Decided January 12th, 1923.
Automobile Accident — Car Owned by Wife — Agency of Husband.
Where one driving his wife's automobile, after starting for a cemetery to visit his mother's grave, digressed from his course in order to get his brother, his wife having in the meanwhile left the car to go elsewhere, held that, during such digression, the husband was not the wife's agent, so as to render the wife liable for his negligence. p. 406
The permissive use by one of his wife's automobile does not make him her agent. p. 406
Decided January 12th, 1923.
Appeal from the Superior Court of Baltimore City (STANTON, J.).
Action by Edgar O. Watts against Samuel H. Pollock and Fannie L. Pollock, his wife. From a judgment for plaintiff, defendants appeal. Affirmed in part and reversed in part.
The defendants' second prayer was as follows: "The defendant, Fannie L. Pollock, prays the court to instruct the jury that there has been no evidence offered in this cause legally sufficient to show that Samuel H. Pollock was using the automobile of said defendant, at the time of the accident, as the agent of said defendant, Fannie L. Pollock, and that therefore the verdict of the jury must be for said Fannie L. Pollock."
The cause was argued before BOYD, C.J., BRISCOE, THOMAS, URNER, ADKINS, and OFFUTT, JJ.
William L. Marbury and L. Wethered Barroll, for the appellants.
Arthur L. Jackson, with whom was Herbert L. Grymes on the brief, for the appellee.
This is an appeal by Mr. and Mrs. Pollock, from a judgment against them in favor of appellee for an injury to appellee in a collision between the automobile of Mrs. Pollock, which was being driven by her husband, and the motorcycle of appellee.
The undisputed facts are as follows: Mr. Pollock left their home on the morning of the accident in the wife's car. His objective was a cemetery where his mother was buried. When they got near the corner of Calhoun and McHenry Streets, Mrs. Pollock got out of the car to go to her sister's nearby. Mr. Pollock had an appointment to meet his brother at his sister's store near the corner above mentioned, for the purpose of going with them to their mother's grave. On inquiring at the house, Mr. Pollock found that his brother was not there, and, after Mrs. Pollock left the car, he proceeded alone in the car towards his brother's home, having told his sister to be ready. Shortly after this the accident happened.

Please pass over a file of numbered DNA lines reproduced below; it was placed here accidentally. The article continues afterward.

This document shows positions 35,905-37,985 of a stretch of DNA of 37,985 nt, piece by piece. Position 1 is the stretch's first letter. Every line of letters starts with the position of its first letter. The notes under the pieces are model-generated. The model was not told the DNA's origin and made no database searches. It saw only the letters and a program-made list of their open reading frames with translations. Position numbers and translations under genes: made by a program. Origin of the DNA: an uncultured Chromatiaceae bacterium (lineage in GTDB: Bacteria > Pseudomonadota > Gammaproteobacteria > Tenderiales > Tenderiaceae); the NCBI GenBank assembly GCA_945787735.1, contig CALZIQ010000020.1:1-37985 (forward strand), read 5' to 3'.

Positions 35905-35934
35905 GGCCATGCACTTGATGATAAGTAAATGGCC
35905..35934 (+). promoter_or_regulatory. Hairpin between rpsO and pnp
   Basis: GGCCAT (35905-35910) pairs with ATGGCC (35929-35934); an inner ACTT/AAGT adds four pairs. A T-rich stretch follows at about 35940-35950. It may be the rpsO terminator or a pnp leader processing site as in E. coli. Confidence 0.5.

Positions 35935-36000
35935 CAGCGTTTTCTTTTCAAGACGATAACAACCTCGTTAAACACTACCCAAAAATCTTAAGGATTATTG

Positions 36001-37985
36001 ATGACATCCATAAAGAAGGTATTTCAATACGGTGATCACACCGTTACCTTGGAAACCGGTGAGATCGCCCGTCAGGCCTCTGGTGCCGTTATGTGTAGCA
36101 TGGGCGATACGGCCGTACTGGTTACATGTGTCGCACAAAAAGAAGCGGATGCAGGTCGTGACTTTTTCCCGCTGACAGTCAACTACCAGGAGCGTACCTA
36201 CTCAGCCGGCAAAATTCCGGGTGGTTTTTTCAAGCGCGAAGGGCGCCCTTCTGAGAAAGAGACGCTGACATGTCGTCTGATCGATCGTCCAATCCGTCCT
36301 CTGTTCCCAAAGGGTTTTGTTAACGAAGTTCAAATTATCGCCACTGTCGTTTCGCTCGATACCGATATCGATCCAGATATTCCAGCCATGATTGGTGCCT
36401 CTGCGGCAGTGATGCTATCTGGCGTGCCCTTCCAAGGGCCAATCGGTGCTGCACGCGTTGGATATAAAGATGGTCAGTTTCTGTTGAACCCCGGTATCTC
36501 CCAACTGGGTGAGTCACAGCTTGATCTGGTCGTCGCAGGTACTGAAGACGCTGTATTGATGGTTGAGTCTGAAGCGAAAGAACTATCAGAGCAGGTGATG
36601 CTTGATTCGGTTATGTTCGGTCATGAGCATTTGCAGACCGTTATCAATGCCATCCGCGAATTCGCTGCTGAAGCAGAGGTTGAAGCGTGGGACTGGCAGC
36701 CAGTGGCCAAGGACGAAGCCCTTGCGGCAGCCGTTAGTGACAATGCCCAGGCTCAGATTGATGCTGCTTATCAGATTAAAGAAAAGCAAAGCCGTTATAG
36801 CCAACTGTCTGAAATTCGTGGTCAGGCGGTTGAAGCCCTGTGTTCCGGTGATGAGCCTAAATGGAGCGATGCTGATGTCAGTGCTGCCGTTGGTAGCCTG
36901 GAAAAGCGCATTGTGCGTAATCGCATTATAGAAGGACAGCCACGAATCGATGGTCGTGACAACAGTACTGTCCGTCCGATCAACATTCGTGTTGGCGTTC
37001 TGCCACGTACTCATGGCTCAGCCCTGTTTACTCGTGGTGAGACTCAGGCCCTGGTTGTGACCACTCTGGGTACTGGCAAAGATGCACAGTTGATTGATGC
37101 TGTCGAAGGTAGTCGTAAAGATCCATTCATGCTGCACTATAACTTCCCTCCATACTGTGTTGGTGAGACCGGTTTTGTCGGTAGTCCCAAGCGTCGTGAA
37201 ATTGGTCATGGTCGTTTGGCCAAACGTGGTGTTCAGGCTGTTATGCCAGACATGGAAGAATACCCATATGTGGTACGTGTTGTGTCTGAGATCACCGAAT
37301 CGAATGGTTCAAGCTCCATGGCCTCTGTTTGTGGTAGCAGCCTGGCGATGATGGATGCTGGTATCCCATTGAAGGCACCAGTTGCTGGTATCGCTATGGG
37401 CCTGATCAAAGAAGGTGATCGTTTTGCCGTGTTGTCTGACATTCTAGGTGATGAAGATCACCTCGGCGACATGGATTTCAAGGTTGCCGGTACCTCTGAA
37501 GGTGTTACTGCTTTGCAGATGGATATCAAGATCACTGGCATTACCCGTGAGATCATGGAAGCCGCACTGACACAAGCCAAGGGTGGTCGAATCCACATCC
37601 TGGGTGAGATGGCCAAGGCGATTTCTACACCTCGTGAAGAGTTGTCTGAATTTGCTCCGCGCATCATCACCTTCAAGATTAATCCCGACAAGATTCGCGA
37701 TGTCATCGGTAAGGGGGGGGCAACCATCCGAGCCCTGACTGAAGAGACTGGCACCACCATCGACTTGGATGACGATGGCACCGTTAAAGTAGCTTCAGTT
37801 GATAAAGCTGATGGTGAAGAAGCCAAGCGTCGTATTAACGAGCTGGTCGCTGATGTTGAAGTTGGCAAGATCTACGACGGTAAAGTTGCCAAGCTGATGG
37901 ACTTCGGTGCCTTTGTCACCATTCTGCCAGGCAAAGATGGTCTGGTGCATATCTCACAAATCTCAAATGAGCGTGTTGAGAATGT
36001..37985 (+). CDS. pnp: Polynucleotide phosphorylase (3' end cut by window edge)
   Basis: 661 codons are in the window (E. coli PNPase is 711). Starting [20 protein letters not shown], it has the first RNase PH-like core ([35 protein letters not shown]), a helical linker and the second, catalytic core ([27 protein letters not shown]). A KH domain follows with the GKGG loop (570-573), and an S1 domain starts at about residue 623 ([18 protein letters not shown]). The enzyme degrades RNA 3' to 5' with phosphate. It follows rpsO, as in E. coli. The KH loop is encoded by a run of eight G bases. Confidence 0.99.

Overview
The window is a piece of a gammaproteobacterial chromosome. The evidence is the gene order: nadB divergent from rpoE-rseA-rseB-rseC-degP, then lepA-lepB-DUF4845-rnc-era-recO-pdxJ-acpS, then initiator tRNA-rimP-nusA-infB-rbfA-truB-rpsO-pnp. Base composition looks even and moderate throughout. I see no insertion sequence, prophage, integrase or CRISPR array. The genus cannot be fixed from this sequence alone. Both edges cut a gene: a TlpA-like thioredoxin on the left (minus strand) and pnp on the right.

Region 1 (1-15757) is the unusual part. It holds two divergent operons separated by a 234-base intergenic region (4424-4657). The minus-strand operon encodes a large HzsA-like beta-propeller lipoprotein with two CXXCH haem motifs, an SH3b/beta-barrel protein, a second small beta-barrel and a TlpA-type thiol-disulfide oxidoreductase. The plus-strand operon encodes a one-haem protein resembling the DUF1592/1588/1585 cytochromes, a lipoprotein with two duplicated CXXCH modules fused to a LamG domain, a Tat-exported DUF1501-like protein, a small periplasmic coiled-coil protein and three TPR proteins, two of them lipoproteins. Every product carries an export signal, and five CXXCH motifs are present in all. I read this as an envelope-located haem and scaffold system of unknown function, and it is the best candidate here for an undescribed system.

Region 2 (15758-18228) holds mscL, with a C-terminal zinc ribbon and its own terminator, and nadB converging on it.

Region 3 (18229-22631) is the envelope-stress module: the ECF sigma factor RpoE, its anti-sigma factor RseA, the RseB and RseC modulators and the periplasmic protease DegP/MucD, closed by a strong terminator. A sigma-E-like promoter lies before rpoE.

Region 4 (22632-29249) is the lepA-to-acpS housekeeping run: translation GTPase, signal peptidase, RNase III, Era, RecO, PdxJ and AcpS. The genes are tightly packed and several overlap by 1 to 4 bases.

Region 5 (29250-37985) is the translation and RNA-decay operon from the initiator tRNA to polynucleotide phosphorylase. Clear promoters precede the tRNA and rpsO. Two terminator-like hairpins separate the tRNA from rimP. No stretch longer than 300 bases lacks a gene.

The disputed questions in the case are:
a. Was it the purpose of Mrs. Pollock to go with the brother and sister to their mother's grave?
b. If so, was this so far a matter of Mrs. Pollock's business or pleasure as to constitute Mr. Pollock her agent in the operation of the car at the time of the accident?
On the first point, the only testimony pointed out by appellee as tending to show that Mrs. Pollock was to be one of the party to visit the cemetery is the following:
Mr. Pollock, being on the stand, was asked: "Q. By what right were you operating that automobile on that day? A. By my own right. I simply took it; we were going to the cemetery that Sunday morning; I was going down to my sister's; I had an appointment with my brother there; he was not there and in the meantime I asked my wife to go along and if she wanted to go along to the cemetery, and she said no, she was going to her sister's." There was a motion here to strike out the conversation, which was granted. There was an exception to this ruling, but it was not made the subject of a bill of exception.
There is also the testimony of the witness William A. Helber, as to a conversation he had with Mrs. Pollock after the accident. He said: "Mrs. Trapolsky and Mrs. Pollock came down hunting for me and was excited and said, `I could not see you, I had a little boy looking for you'; they came back and made another trip and located me and after they located me she said, `Don't go up and swear so hard, don't go to the station house.' I hadn't gone to the station house; all I did I told the officer what I had seen. I didn't go to the station house; she told me he had just let her out at the corner and going to get a friend to go to the cemetery and come back there. Q. Where was he going for the friend? A. Going to East Baltimore, I think, and coming back to go to the cemetery. Q. Who is Mrs. Trapolsky? A. That lady who keeps the store across the street where she was left out. Q. Is she any relation to Mr. Pollock? A. I believe she is Mr. Pollock's sister."